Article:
The Tipline brings us this gem, which Jim Galloway has also reported. The AJC updated its coverage today. Congressman and Candidate for Governor Nathan Deal, who last week revealed that his campaign had secured a $250,000 line of credit with undisclosed collateral, has revealed that his campaign used a certificate of deposit bought with campaign cash to secure the line of credit.
Explains spokesperson Harris Blackwood, via the Associated Press:
“It was just a way to keep money flowing without dipping into cash on hand,” Blackwood said.
Huh? Tying up $250,000 of your campaign cash in a certificate of deposit so that you can later borrow that same $250,000 if you need it is an effective way to not dip into your cash on hand?
That just doesn’t add up. The lib’ral AP has for us a possible alternate explanation:
“The maneuver effectively allows the Deal campaign – which has been among the fundraising leaders in the race – to appear to have more money on hand than it does. The $250,000 placed into a CD can still be counted as cash on hand even though it is being used to secure the line of credit, Blackwood said.”
Rick Thompson, former executive secretary of the state ethics commission, said the transaction appeared to be legal because Deal had collateral for the bank line. Thompson suggested the move was likely designed to artificially boost Deal’s bottom line.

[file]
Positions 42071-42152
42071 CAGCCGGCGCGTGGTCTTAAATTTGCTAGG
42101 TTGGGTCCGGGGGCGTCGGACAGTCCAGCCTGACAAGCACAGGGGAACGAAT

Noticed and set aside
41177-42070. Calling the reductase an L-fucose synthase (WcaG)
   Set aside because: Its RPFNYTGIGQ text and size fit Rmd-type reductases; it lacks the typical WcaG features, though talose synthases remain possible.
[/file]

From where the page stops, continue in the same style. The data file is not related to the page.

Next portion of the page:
“I can’t see why else he would do it,” Thompson said.
O.K., double counting the same dollar seems very Washington D.C., and I can buy that, but I don’t get the campaigns motivation or real tactical advantage to doing this. It seems to be a wasted effort and an exercise in futility. But then again, that also seems very D.C., I guess.
I would like Mr. Blackwood to explain how borrowing your own funds “keeps money flowing without dipping into your cash on hand”. Much like saying “Ghetto Grandmother” was taken out of context, this answer is laughable with any realistic followup question that can be added.
Because I tire of doubting the Deal campaign and their spokespeople at their word, I’ll accept that this maneuver somehow improved cash flow.
Except, that’s impossible. Other than that, it’s a good explanation.
I’m wondering if the Deal camp would like to take another stab at explaining why they felt the need to borrow their own money. I hope they choose their answer carefully. We would hate to take it out of context.